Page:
Split over Splits

With what feels like a sudden crop of tadpole recruiting boards added to the long-established split networks it seemed like a good time to mention something prompted by a discussion in the Pinnacle Society forum. One end of the ‘split stick’ has people who do nothing but splits and the other has the people who say ‘Why would I ever split a fee when I can do it myself?’ I’d love to see a head-to-head poll (impossible, of course) of all 3-plus year recruiters who run a desk (exclude temp industry and the account manager/recruiter model). The two questions would be ,first,’Where are you on the stick,philosophically?’. The second question would be ‘How many splits did you do last year with recruiters outside your firm?’ I’d be willing to bet (already excited about Las Vegas and The Fordyce Forum) that if we were to throw out the 10% on either end of the stick that there’d not be very much deviation in the remaining 80%. My guess is that the majority might do 3 or 4 a year. I know some people who do a lot more splits than I do but I don’t understand how. I am philosophically on the “Love Splits!” end of the stick but I swear…If I had all the time back that I have spent TALKING about making splits with people and trying to make splits with people I probably could have done twice as many regular deals. I actually do one now and then but it just seems like way more prince-less frog-kissing than should be done.  That said, I am excited about www.RecruitingBlogs.com for reasons other than splits. It looks like  something that will grow into a princely frog. I like www.RockStarRecruiting.com too but that one feels like it may grow from a tadpole into a mature frog at best. I’d love to be wrong about that. Gotta run….Phone’s a ringin’

Article Continues Below

Dave Staats places top executives as well as implementation consultants with software companies. He also has made more placements in Artificial Intelligence than any other headhunter. His career began during the SDI (Star Wars) years and included placement of scientists in laser, stealth, and other high-tech fields. During a short hiatus from the recruiting industry in 1994 he obtained a Private Investigator's license which he keeps as a constant reminder that a headhunter is what he really is. Dave is on the Board of Directors of The Pinnacle Society and a founder of The Tennessee Recruiters Association. He has a BA from Western Illinois University. Dave also blogs at Truth, Justice & the American Way of Headhunting


3 Comments on “Split over Splits

  1. I think that the key to making splits work is the quality of the network. When I went on my own, I looked into Hireability and Top Echelon and a few others. I did a free trial of Hireability and have to say the people there are great and have the best intentions. For me, it didn’t work because ironically I was too busy to put the time into developing relationships and building a network with strangers. I posted a few of my openings and talked with a few other recruiters, but there was really zero activity…and I know I wasn’t alone, as they’ve since changed their structure so that there’s no fee percentage to encourage more split activity.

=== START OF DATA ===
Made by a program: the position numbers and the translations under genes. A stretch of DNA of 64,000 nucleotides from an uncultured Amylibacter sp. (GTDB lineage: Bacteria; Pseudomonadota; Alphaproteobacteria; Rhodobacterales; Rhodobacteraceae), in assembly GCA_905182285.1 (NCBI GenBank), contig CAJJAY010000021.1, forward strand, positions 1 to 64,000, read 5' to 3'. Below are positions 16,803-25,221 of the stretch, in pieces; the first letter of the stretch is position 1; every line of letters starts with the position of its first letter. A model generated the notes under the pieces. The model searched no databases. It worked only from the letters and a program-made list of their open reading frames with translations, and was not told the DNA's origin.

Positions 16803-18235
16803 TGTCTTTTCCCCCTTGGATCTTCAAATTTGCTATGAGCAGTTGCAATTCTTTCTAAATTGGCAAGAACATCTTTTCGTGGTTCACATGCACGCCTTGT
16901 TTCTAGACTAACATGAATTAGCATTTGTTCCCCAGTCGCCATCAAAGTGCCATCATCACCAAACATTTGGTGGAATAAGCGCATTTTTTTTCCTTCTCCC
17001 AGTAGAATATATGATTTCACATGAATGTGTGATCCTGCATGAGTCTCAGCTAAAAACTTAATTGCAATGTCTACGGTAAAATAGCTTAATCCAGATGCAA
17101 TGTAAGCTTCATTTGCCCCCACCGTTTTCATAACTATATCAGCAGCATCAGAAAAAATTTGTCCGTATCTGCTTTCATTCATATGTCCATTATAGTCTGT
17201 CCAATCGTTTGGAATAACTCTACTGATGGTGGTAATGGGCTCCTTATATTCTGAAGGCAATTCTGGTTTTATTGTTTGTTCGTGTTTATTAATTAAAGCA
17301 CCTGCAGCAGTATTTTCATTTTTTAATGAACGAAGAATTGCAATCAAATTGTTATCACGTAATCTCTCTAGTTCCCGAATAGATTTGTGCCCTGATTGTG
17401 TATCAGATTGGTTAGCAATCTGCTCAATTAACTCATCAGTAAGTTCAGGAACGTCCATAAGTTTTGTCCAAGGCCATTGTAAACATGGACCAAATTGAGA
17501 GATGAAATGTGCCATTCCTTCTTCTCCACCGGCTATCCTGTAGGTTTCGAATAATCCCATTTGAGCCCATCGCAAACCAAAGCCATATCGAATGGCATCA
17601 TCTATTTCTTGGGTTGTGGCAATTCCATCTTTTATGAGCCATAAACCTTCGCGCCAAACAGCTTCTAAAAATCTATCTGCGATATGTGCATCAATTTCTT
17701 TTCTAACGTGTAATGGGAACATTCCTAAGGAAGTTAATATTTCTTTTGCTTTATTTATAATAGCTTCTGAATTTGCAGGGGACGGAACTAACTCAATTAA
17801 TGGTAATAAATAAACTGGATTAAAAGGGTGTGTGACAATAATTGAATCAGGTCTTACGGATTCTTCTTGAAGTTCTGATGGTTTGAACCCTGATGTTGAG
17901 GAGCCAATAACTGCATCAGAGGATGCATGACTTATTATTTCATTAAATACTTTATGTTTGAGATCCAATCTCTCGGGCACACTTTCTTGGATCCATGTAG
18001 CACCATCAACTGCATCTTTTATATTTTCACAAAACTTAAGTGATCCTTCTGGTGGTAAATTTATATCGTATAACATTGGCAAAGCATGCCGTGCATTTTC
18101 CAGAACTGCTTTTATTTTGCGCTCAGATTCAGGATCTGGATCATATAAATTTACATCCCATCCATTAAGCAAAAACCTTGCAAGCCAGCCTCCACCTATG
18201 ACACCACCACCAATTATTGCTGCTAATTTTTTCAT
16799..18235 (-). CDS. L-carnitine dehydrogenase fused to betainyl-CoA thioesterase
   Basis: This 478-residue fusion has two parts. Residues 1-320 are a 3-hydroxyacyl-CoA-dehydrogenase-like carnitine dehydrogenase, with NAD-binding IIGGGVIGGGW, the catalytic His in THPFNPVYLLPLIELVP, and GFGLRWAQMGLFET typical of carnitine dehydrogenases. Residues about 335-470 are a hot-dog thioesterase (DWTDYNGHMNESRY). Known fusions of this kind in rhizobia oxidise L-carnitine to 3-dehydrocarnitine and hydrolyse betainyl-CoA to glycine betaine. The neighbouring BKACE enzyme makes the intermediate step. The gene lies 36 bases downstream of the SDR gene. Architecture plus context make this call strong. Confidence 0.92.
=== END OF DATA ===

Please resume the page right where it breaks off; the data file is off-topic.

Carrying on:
I think the challenge with networks like that is the trust factor. I’ve been a recruiter for a long time and my clients are gold. I just couldn’t buy into sharing client info with strangers. I know those networks do work for some, and I suspect it’s people who connect with a few like-minded recruiters.

    Which leads me to what is working. Over the past year I’ve been doing splits steadily with another recruiter. We talk daily about what each other has going on and work on each others openings. Now things have really kicked up to a great level because a former colleague of mine reconnected with me now that she’s on her own and had a friend she introduced me to, so now we have a mini-network. We know all the jobs everyone is working on and send weekly or twice weekly updates as to what’s hottest and what needs coverage.

    Why this is working so well is because there’s overlap so we leverage each other’s recruiting efforts. I spent an hour looking for Java engineers for Michelle’s client, who then passed on my candidate, but then Courtney got a great job that he was perfect for a week later, and he’s going in this week for a final interview. So in a sense, it’s like a virtual ‘agency’, and we’re all emailing/talking by phone daily about our jobs and candidates.

  2. I think that the split business is a great opportunity for us recruiters that do not have the clients but know how to look. I feel the 50/50 split idea is wonderful.

    My point of view may be different from most because I am based out of the Philippines and I do not have that much experience in dealing with the hiring Clients.

    I work for an outsourcing company here in the Philippines that works directly for recruting firms that in the US. We are paid on a monthly basis from our clients. Less risk for us but much less income. At the moment me and my boss are looking into the split deal to see if we can keep business going this way. We have a strong recruiting team that can find the right people and feel that we can be successful this way.

    I would love to chat with people that feel this way could and would help their business as well… Email me at ajame@hotmail.com, let talk…

  3. What do you like about RSR ?
    How is it different than other split websites?

    It has gone off the web now, but if it’s so good, it should come back.

Leave a Comment

Your email address will not be published. Required fields are marked *